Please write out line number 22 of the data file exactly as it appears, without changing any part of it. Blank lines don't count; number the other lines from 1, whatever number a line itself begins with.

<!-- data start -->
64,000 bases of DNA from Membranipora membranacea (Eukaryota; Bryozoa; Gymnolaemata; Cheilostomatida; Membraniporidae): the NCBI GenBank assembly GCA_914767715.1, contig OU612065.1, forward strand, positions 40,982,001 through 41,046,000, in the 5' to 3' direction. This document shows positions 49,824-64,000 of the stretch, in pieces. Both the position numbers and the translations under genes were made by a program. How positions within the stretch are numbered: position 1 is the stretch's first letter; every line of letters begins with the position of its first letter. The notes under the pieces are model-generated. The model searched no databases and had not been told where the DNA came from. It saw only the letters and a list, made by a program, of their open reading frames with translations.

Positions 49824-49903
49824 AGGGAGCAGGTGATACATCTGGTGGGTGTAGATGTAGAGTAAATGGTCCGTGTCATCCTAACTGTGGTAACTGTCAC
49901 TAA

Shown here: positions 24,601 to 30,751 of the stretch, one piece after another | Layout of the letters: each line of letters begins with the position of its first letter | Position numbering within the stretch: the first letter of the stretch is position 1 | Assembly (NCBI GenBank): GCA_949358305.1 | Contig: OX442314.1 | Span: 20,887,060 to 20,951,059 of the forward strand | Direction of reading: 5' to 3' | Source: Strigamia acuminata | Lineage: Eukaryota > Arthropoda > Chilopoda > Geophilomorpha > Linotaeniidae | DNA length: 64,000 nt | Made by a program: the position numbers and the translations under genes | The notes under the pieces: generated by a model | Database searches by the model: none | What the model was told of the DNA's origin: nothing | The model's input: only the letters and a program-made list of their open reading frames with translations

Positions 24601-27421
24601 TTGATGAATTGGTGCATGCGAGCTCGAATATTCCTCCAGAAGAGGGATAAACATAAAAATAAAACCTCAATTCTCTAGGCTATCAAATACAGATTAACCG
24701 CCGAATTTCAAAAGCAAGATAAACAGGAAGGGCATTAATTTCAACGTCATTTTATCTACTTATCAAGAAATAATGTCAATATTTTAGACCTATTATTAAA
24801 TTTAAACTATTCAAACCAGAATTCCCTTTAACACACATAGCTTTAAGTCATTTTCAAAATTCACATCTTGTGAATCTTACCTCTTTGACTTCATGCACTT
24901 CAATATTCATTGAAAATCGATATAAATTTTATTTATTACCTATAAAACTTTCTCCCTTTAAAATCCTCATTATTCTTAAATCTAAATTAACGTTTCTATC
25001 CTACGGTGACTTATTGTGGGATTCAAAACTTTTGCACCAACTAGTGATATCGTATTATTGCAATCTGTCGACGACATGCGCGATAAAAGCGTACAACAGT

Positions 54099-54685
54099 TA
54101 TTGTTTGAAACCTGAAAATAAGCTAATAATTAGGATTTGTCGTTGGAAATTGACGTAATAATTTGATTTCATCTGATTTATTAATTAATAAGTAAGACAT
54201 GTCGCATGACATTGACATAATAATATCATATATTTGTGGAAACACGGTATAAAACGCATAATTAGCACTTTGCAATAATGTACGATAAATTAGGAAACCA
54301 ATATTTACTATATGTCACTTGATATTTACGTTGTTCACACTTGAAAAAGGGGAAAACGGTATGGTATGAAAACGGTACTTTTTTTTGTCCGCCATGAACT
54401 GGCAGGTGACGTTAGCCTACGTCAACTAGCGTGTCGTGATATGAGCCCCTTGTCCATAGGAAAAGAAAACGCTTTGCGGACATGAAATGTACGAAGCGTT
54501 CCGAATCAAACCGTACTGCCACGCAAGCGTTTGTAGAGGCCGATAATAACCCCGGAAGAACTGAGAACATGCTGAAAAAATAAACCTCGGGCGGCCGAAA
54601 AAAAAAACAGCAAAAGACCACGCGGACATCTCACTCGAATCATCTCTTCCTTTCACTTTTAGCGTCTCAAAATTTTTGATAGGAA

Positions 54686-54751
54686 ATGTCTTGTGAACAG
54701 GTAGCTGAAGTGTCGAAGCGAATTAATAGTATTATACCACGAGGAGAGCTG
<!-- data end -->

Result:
54701 GTAGCTGAAGTGTCGAAGCGAATTAATAGTATTATACCACGAGGAGAGCTG